The controversy over the use of biofuel as an alternative and renewable energy source may soon get even more heated.
A recent statement suggests biofuels policy could be responsible for 200,000 deaths per year in developing nations.
According to the Association of American Physicians and Surgeons (AAPS), one Dr. Indur Goklany, a long time on and off associate of the UN Intergovernmental Panel on Climate Change (IPCC), believes that current policies governing the production of biofuel are responsible for increased disease and death in economically struggling countries around the globe.
It’s a strong and absolute statement, but Dr. Goklany asserts his assessment is accurate. His rationale is this: as the production of energy crops for biofuel increases, it steers crops and cropland away from feeding people and toward feeding motor vehicles.
As a result, the cost of food increases and those higher food costs translate to chronic hunger and “absolute poverty” (defined as income less than $1.25 per day).
According to Goklany, since hunger and poverty are known to be leading causes in premature death and excess disease, then some instances of producing biofuel results in increased death and disease.
Dr. Goklany reportedly considered research issued by the World Bank that suggests the increase in in biofuels production over 2004 levels would push more than 35 million additional people into absolute poverty in 2010 within developing countries.
Goklany also used statistics issued by the World Health Organization (WHO) and came up with an estimate that the increase in biofuel production will cause at least 192,000 excess deaths per year, plus disease resulting in the loss of 6.7 million “disability-adjusted life-years” (DALYs) per year.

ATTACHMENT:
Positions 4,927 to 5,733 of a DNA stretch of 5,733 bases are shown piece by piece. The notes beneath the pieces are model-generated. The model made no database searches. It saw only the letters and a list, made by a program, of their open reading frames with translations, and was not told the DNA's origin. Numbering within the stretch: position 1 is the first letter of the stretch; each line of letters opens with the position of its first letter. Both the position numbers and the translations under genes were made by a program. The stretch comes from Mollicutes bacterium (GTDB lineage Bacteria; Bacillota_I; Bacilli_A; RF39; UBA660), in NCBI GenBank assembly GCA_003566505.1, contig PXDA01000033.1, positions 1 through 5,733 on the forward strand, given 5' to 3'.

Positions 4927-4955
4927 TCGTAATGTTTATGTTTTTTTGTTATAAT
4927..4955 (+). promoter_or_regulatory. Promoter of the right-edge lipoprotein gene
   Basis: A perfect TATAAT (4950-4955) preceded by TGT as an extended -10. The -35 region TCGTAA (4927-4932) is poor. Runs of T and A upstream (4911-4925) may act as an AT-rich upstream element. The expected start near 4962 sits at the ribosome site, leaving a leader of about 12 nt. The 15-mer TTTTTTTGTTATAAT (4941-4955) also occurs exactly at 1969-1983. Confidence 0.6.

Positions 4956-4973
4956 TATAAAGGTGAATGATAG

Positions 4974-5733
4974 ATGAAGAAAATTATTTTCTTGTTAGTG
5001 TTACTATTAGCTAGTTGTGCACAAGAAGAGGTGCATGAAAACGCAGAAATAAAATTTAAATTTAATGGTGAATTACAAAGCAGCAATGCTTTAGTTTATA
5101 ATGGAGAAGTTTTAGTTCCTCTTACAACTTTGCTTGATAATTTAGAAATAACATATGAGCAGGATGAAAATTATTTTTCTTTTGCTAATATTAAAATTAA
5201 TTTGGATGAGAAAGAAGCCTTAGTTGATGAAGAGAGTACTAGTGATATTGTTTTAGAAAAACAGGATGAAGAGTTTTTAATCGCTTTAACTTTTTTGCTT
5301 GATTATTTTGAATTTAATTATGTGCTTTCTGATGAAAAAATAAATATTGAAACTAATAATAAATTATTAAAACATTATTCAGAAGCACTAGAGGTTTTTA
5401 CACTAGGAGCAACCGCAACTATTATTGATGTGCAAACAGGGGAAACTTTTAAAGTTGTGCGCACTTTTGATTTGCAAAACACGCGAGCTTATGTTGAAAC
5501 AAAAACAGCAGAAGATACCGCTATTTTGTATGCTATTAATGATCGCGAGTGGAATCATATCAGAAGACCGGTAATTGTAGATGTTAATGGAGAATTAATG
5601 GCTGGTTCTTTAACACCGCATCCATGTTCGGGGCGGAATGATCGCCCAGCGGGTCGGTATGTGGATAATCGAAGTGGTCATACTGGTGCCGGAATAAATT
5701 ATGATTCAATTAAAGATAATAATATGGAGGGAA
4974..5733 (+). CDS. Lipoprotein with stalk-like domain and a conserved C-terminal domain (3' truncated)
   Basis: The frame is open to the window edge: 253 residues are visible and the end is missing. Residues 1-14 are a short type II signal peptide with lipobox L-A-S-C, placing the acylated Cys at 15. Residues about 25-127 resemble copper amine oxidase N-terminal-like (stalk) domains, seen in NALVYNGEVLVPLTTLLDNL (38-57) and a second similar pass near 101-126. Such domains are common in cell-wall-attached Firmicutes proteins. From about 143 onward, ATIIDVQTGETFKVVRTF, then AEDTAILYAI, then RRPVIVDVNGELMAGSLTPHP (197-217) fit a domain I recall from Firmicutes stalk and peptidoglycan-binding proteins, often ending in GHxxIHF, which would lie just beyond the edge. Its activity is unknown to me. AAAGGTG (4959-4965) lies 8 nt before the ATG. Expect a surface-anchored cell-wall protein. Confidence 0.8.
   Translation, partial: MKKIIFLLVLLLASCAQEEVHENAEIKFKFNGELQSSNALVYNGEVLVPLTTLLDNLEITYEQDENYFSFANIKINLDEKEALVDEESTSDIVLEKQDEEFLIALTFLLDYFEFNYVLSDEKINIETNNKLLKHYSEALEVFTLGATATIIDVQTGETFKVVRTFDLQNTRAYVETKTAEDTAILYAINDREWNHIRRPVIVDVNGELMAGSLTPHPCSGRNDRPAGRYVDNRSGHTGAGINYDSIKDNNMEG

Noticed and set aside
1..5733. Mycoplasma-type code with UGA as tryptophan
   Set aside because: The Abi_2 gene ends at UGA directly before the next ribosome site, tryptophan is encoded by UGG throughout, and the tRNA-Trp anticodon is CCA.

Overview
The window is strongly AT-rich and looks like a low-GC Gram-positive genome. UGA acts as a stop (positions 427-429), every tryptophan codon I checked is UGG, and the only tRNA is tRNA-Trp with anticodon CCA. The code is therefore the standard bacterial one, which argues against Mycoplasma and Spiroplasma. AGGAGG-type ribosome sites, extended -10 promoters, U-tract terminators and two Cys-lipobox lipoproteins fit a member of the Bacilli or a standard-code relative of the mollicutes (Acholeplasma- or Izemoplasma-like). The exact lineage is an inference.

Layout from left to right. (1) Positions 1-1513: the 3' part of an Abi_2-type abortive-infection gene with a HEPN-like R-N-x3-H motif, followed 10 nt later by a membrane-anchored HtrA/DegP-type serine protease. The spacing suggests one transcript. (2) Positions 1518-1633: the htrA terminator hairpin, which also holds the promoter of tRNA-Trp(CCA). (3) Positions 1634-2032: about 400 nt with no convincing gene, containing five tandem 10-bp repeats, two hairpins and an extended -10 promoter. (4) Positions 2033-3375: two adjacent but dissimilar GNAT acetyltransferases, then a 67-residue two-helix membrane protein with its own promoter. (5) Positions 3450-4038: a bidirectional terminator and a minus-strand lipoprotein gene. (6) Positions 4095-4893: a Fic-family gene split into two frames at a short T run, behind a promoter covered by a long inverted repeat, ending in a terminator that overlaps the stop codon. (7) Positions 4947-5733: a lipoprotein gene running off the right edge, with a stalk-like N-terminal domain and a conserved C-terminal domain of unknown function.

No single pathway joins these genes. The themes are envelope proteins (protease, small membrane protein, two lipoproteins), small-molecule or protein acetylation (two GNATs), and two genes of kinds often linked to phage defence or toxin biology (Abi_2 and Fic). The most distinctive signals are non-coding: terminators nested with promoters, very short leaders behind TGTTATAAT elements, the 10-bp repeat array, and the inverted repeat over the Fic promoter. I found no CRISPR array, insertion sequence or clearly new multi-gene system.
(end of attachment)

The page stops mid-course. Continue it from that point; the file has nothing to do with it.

Since the WHO estimates that global warming accounts for a toll of 141,000 deaths and 5.4 million lost DALYs, the numbers would indicate that biofuel, intended to reduce the effects of global warming, are actually costing more lives than it saves.
Golkany even went so far as to state that death and disease from poverty are a fact, whereas death and disease from global warming are hypothetical. The full report, which was published by Golkany in the AAPS’ journal is available here.
Such an assessment would seem to indicate that policies designed to safeguard food production while producing energy crops for biofuel would be a critical step in preventing unintended consequences in developing nations.
Plants such as Camelina and Jatropha, which are used to create oils for biofuel as well as poplar and willow trees, which are used to create biomass, have attracted attention recently because they show potential for high yields even when planted on “marginal” quality land, thus limiting impingement on food crops and cropland.